Helping animals is a community effort- get involved!

By on March 17, 2017

An Omaha-World-Herald article that appeared online and in print this morning highlighted that “Omaha’s professional firefighters union is helping to gather supplies for an expected springtime boom of kittens at the Nebraska Humane Society.”

Every spring, there’s the ubiquitous, biological siren that goes off in cats, and the result is the Nebraska Humane Society and other shelters having an enormous influx of cats as weather warms. Last year, the shelter adopted out over 3,000 kittens. In total, 2015 saw over 5,000 cats adopted at the Nebraska Humane Society.

Take a look at shelter statistics from the Nebraska Humane Society here. 

As for the firefighters, The Fire Fighters Union Hall at 60th and Grover Streets will serve as a drop-off location for supplies through March 28. The public can drop off supplies between 9 a.m. and 3 p.m. and a list of items needed can be found on the shelter’s website. Another cool opportunity to help the shelter with the kitty boom this year is to participate in the 2nd Annual Virtual Kitten Shower. The shelter’s site says, “We’re expecting…KITTENS!” and it’s true. With the big numbers anticipated once again, the shelter is hoping to get a jump on supply gathering by holding an online “kitten shower” for the little ones set to arrive. Click here to find out more.

Also in various places on its site, The Nebraska Humane Society declares that without the help of the community, the shelter couldn’t help as many animals as it does. That’s also true. With an $11 million yearly budget (that’s not a ton when you understand the day-to-day operations and number of programs), the shelter relies heavily on private donations to grow, nourish, and care for the ever-growing number of homeless animals. The firefighters are doing a good deed. We see donation events all the time that aim to help area rescues and shelters. We at Pets in Omaha have held two Donation Days that saw nearly $15,000 worth of supplies collected for the Nebraska Humane Society, Midlands Humane Society, and Town & Country Humane Society. The community cares and animals thrive. If the community stops stepping up, the animals are out of luck. No one wants that.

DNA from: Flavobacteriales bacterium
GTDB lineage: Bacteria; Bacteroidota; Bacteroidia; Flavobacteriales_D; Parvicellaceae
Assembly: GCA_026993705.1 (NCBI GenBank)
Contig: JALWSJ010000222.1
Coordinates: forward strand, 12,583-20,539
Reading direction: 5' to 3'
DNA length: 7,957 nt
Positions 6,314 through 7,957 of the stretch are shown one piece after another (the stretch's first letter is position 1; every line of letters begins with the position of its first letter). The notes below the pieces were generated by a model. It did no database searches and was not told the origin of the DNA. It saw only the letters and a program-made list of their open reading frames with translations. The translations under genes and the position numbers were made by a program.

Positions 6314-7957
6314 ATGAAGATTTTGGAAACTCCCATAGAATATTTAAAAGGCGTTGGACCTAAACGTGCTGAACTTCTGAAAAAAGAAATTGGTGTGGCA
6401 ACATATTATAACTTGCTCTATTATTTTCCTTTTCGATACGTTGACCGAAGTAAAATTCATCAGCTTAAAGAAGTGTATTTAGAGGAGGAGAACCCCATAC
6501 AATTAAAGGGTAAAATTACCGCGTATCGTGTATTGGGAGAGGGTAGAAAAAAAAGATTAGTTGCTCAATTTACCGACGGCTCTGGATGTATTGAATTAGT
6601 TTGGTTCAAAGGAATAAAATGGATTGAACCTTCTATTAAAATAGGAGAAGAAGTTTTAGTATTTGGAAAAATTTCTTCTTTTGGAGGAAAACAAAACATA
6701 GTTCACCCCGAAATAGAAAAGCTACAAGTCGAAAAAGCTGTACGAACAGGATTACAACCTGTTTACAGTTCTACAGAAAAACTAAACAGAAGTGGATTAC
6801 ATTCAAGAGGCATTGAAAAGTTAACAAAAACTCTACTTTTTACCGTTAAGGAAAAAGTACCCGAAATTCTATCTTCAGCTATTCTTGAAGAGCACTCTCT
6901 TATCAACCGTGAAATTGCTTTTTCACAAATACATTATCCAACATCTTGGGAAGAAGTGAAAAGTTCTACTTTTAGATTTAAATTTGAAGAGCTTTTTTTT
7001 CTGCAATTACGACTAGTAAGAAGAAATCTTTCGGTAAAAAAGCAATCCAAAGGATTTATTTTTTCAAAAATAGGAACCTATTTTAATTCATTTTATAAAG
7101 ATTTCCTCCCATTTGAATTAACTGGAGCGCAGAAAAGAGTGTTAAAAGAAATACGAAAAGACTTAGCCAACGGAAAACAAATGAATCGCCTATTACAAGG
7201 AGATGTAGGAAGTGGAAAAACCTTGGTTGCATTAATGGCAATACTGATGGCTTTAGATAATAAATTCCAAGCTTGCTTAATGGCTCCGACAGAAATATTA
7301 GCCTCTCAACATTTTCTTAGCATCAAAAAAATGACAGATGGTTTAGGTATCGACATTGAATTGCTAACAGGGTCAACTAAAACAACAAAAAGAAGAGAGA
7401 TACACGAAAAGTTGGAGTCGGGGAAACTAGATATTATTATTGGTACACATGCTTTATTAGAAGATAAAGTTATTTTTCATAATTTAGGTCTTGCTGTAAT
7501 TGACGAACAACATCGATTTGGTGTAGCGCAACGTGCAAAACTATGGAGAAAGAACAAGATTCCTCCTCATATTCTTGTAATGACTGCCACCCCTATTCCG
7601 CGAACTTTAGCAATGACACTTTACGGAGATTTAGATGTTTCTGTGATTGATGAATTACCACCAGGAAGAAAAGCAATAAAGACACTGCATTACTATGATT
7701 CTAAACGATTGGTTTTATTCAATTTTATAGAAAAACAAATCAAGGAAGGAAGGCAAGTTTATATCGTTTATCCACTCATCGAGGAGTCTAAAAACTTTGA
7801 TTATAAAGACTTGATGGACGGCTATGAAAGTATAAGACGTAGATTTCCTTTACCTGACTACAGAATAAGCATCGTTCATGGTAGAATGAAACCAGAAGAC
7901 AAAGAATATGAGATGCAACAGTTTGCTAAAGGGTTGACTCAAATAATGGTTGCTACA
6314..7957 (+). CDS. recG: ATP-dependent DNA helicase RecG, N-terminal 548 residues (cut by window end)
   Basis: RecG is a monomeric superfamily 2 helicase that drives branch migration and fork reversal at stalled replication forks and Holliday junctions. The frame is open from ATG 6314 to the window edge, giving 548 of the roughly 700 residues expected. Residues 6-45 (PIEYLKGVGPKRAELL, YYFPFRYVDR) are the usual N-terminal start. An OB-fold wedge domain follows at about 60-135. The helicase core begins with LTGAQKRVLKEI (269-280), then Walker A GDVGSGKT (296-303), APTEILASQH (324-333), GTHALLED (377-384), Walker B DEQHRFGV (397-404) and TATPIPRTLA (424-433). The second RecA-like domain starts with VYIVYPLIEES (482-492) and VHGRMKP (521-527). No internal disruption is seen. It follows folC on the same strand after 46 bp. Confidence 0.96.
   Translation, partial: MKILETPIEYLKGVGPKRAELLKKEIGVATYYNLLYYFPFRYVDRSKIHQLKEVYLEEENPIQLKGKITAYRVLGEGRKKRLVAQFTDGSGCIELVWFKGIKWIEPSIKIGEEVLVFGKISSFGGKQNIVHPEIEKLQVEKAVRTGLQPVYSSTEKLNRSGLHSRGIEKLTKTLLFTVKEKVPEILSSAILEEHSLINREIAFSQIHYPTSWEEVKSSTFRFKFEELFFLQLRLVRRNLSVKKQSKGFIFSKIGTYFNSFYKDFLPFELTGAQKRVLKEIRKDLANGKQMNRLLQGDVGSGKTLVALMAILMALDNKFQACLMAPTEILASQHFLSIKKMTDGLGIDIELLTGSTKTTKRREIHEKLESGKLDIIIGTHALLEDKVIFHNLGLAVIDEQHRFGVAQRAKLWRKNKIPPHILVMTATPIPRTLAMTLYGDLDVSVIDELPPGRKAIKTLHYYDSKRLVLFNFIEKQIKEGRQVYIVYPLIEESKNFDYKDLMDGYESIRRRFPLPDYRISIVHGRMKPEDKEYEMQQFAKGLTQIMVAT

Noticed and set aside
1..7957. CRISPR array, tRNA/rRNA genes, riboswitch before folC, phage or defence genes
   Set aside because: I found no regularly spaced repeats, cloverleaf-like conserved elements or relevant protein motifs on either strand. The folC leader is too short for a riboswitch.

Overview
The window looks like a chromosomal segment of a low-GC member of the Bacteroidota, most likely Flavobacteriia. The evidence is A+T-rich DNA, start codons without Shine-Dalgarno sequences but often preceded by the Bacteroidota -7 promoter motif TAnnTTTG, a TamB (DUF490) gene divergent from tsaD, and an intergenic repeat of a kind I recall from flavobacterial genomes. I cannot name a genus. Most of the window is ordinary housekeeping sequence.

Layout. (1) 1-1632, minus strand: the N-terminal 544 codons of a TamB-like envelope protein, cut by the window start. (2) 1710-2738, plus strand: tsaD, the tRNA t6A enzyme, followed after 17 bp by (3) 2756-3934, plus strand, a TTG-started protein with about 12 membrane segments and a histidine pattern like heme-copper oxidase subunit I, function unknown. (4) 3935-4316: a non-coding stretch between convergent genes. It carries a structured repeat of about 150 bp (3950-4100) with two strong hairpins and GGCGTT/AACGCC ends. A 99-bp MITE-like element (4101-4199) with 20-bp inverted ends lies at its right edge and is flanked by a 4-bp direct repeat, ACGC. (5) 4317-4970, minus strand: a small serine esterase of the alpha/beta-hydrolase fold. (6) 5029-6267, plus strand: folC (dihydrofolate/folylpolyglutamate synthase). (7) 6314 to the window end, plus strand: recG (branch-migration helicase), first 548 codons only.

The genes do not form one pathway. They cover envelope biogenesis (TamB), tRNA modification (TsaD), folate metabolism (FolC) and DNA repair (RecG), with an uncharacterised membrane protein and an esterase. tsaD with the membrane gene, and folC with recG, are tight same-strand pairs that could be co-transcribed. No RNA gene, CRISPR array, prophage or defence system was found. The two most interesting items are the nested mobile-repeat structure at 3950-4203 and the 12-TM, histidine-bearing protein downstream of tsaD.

So. What are you doing to help the animals in our local shelters? Whenever you’re able, consider donating to shelters using cash charitable contributions, non-cash contributions, and heightened awareness of their needs. The firefighters would love to have your help. We’d love to see your help in our next fundraising/donation drive. Keep your eyes peeled (especially focusing on our events page which lists fundraisers all year) and be mindful of the fact that you are the key to saving animal lives.

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